Academy winners come in all sizes. Which will it be in 2006?
Oscar watchers have seen it all before: those pitched award season battles between big-budget, craft-driven movies that Academy members drool over vs. more thoughtful, critically driven smaller gems that sometimes catch their fancy.
In recent years, Goliaths like “Titanic,” “Gladiator,” “Chicago” and, of course, “The Lord of the Rings: The Return of the King” have all gone on to glory, leaving several aspiring Davids like “Good Will Hunting,” “Traffic,” “The Pianist” and “Mystic River,” to name just a few, scrounging for leftovers (mostly in the acting categories). But for every “Braveheart” there’s a “Chariots of Fire” and “American Beauty” to prove wrong the conventional wisdom that the Academy of Motion Picture Arts & Sciences thinks bigger is better.
One of the most memorable skirmishes occurred in 1998, when Miramax’s “Shakespeare in Love” shocked Steven Spielberg’s sure thing, “Saving Private Ryan,” and took the picture title after a brutal campaign. As recently as last season, Clint Eastwood’s $32 million stealth entry, “Million Dollar Baby,” clobbered Oscar bridesmaid Martin Scorsese’s big-budget, multiple-studio epic, “The Aviator.”
So what’s in the cards this year?
There are a few potential Goliaths (as usual) such as “Memoirs of a Geisha” and the still-unseen “King Kong,” “Munich” and “The New World.” While in the other corner Davids generating heat include “Brokeback Mountain,” “Capote,” “Crash,” “Good Night, and Good Luck,” “Walk the Line” and Woody Allen’s “Match Point.”
A lot of execs seem to think in a wide-open year like this the pic playing field has been leveled and it’s not size that matters at all.
“Big movie, small movie, it’s just not the case. It ultimately always comes down to the quality of the work and the degree to which the pictures move the Academy,” says Fox co-chairman and Fox Searchlight founder Tom Rothman, who has been on both sides of the battle. “There could be a tendency to look for a lot of spectacle, but I give the Academy credit. They’re smart and they recognize two things that best pictures tend to have in common, which is artistic ambition and execution.”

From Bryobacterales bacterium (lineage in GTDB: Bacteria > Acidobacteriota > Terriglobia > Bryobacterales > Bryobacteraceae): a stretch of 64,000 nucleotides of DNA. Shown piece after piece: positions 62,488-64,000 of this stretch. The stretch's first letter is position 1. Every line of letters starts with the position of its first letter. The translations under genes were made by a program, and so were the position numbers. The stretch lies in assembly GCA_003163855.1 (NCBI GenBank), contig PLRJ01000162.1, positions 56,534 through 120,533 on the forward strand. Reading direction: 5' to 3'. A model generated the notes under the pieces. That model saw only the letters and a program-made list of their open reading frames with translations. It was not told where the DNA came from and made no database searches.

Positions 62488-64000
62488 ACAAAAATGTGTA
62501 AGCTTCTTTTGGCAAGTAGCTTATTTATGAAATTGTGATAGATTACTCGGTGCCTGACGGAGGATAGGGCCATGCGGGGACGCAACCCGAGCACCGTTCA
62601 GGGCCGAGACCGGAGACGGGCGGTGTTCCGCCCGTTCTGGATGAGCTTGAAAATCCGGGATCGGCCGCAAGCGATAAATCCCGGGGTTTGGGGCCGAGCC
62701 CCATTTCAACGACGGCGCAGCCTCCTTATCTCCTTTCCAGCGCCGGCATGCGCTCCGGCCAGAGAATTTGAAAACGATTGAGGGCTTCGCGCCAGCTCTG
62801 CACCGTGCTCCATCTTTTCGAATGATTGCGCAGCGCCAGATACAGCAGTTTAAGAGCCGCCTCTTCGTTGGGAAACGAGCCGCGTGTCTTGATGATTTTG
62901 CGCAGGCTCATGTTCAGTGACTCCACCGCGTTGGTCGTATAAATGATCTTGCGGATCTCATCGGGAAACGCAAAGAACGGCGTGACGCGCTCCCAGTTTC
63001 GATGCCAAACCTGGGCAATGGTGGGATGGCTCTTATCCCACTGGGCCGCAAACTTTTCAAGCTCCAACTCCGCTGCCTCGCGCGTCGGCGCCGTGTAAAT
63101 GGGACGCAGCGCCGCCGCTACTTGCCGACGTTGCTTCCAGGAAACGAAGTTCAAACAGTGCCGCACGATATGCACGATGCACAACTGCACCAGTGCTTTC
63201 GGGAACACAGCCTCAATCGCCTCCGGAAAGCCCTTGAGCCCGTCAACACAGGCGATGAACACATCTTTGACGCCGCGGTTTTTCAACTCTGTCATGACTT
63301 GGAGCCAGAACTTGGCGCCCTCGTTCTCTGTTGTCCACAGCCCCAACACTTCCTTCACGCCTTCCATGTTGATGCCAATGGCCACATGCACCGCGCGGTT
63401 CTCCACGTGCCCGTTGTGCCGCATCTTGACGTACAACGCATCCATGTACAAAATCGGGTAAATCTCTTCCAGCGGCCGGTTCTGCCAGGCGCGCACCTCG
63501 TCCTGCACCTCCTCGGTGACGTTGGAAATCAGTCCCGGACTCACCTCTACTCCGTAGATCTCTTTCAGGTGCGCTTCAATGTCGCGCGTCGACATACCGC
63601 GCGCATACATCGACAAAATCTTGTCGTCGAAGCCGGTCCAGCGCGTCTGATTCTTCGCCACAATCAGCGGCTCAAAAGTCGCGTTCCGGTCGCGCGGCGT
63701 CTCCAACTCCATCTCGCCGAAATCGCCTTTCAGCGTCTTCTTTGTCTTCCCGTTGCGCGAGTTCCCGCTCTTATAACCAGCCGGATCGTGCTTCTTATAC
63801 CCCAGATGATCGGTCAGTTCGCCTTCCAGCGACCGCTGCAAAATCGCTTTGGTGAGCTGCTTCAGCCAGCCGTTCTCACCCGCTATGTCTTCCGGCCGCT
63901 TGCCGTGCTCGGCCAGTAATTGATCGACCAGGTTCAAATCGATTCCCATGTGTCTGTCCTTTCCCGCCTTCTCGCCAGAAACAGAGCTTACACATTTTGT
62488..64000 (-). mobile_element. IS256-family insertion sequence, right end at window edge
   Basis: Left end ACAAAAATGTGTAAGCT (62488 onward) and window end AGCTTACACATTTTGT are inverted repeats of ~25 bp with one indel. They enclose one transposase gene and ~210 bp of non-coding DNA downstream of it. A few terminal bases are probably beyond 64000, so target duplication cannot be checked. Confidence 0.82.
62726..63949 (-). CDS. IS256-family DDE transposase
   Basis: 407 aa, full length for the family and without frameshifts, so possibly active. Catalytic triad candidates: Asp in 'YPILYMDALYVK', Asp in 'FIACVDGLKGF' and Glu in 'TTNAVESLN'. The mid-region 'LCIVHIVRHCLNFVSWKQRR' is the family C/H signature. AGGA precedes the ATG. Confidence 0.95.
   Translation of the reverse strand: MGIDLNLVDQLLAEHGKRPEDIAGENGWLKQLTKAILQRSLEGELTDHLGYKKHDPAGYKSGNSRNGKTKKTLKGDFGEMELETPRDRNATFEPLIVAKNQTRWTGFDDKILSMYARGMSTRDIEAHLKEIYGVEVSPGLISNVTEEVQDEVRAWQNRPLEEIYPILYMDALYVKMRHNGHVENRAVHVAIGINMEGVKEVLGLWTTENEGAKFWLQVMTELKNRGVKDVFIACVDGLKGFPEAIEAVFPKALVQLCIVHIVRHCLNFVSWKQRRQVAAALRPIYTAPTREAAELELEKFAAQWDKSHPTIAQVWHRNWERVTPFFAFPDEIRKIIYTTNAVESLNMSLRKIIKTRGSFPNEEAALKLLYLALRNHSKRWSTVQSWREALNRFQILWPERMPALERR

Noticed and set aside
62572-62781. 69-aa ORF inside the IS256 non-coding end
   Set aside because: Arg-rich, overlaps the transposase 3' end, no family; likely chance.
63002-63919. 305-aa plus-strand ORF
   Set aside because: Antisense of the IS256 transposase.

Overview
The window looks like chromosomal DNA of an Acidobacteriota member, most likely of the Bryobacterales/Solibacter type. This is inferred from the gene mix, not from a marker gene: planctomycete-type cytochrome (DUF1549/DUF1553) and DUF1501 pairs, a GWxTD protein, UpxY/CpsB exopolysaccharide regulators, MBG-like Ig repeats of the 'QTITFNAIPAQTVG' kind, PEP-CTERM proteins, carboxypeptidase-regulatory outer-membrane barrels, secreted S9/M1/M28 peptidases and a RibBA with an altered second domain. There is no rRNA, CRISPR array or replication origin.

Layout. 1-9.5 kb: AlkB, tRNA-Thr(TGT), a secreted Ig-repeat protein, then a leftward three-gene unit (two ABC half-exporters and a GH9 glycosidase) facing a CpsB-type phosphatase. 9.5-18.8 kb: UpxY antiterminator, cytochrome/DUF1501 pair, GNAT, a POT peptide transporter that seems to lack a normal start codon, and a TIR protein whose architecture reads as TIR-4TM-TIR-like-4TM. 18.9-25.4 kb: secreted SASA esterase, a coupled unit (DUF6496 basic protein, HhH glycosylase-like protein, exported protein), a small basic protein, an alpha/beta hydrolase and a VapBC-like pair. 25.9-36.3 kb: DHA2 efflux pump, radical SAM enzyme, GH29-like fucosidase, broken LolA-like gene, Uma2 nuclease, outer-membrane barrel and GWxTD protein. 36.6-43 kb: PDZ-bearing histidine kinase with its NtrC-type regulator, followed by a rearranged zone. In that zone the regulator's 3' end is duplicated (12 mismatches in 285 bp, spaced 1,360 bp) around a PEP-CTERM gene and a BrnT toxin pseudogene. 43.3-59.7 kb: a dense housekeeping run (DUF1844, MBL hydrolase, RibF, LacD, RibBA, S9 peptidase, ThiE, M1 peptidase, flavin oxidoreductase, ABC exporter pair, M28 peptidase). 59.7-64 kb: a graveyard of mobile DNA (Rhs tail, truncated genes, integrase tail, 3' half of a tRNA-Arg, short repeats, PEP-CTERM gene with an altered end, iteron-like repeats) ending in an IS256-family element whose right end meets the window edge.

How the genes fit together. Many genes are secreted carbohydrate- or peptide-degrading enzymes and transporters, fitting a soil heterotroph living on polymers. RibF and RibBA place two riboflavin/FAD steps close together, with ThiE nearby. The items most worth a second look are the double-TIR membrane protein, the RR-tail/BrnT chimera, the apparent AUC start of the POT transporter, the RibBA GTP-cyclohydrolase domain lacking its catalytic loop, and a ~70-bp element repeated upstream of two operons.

Fox released Ridley Scott’s epic “Kingdom of Heaven” in May to ho-hum B.O., and now finds itself campaigning for its inexpensive fall trio of “In Her Shoes,” “The Family Stone” and “Walk the Line,” the $28 million Johnny Cash biopic for which it has especially high hopes. Rothman reminds that Searchlight’s $16 million pic nominee “Sideways” last year proved small is sometimes better.
In fact, the David vs. Goliath scenario can’t even be defined in terms of major studios vs. indies anymore. Each of the majors proudly houses specialty divisions devoted to turning out more ambitious and cost-conscious product that the parents tout right alongside their own releases in campaign trade ads. The lines have definitely blurred.
“I see a trend that the big studios themselves are making more thoughtful films,” says Sony Pictures Classic co-prexy Michael Barker. “That may sound crazy but studios are definitely in there more so than usual.” Witness his “Capote” vs. Columbia’s “Geisha” competing in a free-for-all under the same corporate umbrella.
That’s not to say the majors have discovered a budget cap is the way to the Kodak Theater. Universal’s prodigious lineup of contenders, for example, hardly qualify for the Indie Spirit Awards. With “Munich,” “The Producers,” “King Kong,” “Jarhead” and “Cinderella Man,” it’s clearly hoping it has a couple of Goliaths. That’s the case even if it means U specialty division Focus Features, with an impressive lineup of its own, must settle for less on Oscar night.
The campaign budget and size of his colleagues’ films doesn’t seem to faze Focus co-prexy James Schamus. “People vote for best picture on what they think best picture is. That award has gone to some so-called smaller pictures many times,” he says.
Although watching “The Pianist” come so close with acting, writing and directing wins only to lose to “Chicago” for the big prize was frustrating. “The one thing you always know about the Academy Awards is you’re always going to be surprised. The years where one film like ‘Titanic’ or ‘Return of the King’ dominates are rare and I do not expect this year to be like that,” says Schamus, who co-produced Focus hopeful “Brokeback Mountain” and also will be pushing “The Constant Gardener” and “Pride & Prejudice.”
The real Davids in the race might be the true indies who tend to release highly praised pics that few people see. Without the budgets of the majors or even that of specialty divisions, opening Roger Donaldson’s “The World’s Fastest Indian” in hopes of getting an actor nom is a big gamble for Magnolia.
“It’s just a big challenge to get this film in front of everybody, to get it seen,” says Magnolia prexy Eamonn Bowles. “So we will be screening it like crazy plus taking a fair amount of advertising, if not on the level of a big studio release. Once people see it these things tend to take on a life of their own with the buzz of people just responding to it.”
Or so he hopes. It ain’t always easy when your name is David.